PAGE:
First Aid Kit - 'Stay Gold'

Recorded with a 13-piece orchestra, the Swedish folk duo's second album masters the art of sophisticated sadness

Press
  • Release Date 09 Jun, 2014
  • Producer Mike Mogis
  • Record Label Columbia
8 / 10
First Lykke Li and now First Aid Kit – there’s a serious sadness affecting Sweden’s twentysomething female folk-poppers at the moment. After two records on acclaimed indie Wichita, ‘Stay Gold’ is Klara and Johanna Söderberg’s first major-label offering, but even that big old Columbia paycheque can’t bring a smile to the duo’s faces. What’s probably a nightmare for their mates on WhatsApp, however, is a blessing for fans of lush, melodic, symphonic emoting. Instead of collapsing into a heap on the bedroom floor surrounded by snotty tissues and half-eaten bars of Dairy Milk, the siblings have carefully crafted a tender batch of songs that disarm not only with their beauty but also their honesty.

Recorded at Conor Oberst’s ARC Studios in Omaha with Bright Eyes’ Mike Mogis – who also helmed 2012’s The Lion’s Roar – this time around, a 13-piece orchestra boosts the band’s sound to West End-worthy realms of drama, as on the mournful ‘A Long Time Ago’, which documents the end of a relationship with profound, string-laden misery. ‘Master Pretender’ and ‘Waitress Song’ provide the chirpiest moments of these 10 tracks, yet the former undermines its own happy-clappy close harmonies as Klara sighs: “I always thought that you’d be here/But shit gets fucked up/People just disappear”. All thrusting acoustics and frisky Fairport Convention-isms, the latter’s bounce also betrays a impenetrable melancholy, as she sings of ditching Dumpsville to become a character from a Bruce Springsteen song: “I could move to a small town and become a waitress/Say my name was Stacey/And I was figuring things out”.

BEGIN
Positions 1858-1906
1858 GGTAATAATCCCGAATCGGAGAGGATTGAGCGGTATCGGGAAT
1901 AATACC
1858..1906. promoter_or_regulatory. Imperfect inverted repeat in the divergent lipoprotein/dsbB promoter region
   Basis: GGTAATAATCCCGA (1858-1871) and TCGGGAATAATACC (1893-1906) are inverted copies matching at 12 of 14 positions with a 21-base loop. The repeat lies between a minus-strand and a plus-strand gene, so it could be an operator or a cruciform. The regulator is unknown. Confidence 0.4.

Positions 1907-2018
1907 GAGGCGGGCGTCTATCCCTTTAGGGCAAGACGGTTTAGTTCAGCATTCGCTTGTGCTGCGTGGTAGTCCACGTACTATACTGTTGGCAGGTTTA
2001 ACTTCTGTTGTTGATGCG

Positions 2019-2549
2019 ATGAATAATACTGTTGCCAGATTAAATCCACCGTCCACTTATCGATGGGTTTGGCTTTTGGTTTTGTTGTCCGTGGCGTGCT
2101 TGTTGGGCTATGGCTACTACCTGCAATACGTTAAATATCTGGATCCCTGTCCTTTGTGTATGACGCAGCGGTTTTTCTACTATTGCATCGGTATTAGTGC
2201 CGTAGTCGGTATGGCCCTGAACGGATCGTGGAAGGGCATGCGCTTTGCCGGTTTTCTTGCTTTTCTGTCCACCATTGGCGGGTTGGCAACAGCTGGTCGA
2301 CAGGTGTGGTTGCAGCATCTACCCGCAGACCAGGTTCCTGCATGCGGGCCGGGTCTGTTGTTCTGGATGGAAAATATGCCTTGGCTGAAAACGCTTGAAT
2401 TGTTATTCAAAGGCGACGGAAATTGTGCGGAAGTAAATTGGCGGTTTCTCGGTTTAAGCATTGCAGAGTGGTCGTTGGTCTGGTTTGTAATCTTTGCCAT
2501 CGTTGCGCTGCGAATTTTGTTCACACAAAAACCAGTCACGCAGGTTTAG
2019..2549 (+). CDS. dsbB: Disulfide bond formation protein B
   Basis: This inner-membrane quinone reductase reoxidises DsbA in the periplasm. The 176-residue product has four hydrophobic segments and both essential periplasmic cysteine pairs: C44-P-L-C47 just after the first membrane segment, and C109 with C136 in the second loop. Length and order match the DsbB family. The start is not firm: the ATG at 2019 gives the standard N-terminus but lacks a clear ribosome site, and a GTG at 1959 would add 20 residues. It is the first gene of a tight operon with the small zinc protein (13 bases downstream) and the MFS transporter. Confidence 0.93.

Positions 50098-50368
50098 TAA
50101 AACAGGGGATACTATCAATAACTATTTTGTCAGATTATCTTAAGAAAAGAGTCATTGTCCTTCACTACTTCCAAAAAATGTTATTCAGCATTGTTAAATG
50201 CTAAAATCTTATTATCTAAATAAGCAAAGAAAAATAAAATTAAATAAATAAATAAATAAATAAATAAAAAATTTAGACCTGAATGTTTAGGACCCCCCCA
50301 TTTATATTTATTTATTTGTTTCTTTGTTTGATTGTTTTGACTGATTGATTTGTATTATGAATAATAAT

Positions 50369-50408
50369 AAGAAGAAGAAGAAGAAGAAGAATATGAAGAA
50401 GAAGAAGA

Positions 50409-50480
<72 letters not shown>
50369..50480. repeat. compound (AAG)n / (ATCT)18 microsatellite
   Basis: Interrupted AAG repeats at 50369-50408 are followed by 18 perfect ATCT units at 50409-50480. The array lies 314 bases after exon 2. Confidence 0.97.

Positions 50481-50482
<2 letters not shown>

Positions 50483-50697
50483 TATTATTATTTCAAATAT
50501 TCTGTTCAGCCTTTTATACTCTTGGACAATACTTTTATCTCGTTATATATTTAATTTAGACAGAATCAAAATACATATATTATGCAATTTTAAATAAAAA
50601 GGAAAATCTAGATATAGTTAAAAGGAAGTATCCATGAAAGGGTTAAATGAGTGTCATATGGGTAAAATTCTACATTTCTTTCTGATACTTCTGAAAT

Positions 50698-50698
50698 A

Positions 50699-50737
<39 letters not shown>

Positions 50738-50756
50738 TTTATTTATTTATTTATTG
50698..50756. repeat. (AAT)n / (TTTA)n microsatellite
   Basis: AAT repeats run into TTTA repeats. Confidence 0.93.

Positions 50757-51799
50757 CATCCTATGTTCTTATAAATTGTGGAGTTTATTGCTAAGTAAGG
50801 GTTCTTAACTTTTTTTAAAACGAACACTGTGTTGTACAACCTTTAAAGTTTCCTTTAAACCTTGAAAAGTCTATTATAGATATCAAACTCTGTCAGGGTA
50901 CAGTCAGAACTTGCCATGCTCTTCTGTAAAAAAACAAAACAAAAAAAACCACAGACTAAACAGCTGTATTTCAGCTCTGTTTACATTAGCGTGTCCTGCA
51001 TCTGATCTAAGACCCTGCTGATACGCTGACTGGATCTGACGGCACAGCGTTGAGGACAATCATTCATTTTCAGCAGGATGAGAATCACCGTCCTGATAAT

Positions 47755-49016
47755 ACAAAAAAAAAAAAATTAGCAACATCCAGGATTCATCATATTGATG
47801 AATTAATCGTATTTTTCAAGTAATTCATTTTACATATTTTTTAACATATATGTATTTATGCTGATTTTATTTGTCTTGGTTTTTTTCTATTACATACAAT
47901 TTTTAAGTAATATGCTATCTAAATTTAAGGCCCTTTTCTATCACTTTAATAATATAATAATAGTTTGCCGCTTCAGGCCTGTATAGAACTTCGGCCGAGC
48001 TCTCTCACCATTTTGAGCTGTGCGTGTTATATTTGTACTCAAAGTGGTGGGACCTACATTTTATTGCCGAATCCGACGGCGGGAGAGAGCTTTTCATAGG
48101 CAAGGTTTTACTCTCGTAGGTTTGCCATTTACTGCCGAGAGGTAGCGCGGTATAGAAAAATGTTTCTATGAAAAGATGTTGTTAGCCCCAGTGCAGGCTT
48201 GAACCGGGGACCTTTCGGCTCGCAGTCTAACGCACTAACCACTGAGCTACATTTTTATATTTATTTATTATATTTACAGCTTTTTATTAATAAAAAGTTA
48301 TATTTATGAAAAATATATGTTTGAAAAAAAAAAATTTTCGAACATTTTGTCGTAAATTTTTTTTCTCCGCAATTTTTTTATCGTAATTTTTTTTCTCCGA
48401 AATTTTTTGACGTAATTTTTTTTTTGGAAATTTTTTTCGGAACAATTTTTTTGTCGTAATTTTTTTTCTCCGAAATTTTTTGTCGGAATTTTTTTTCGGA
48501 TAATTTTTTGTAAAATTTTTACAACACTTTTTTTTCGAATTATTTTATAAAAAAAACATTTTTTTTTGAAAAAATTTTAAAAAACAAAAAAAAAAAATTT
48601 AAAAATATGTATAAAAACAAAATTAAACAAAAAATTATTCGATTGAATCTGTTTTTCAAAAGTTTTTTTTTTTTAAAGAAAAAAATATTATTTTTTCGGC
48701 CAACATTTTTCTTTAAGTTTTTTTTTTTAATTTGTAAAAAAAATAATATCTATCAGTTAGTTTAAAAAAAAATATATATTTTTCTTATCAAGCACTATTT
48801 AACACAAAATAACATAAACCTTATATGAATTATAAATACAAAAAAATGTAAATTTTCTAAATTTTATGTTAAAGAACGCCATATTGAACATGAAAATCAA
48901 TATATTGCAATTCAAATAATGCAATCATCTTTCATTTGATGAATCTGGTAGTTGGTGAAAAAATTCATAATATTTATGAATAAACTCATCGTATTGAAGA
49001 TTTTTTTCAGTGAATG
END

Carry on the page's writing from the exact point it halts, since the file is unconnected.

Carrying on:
At times the sisters risk being bogged down by a certain two-dimensionality, but they prove there’s more to them than a sparkling glumness with ‘My Silver Lining’, which has all the slinkiness of a 1960s spy movie soundtrack, like a horny Scott Walker prowling across Jane Birkin’s bedroom. Sorrow is rarely this sophisticated.

Leonie Cooper

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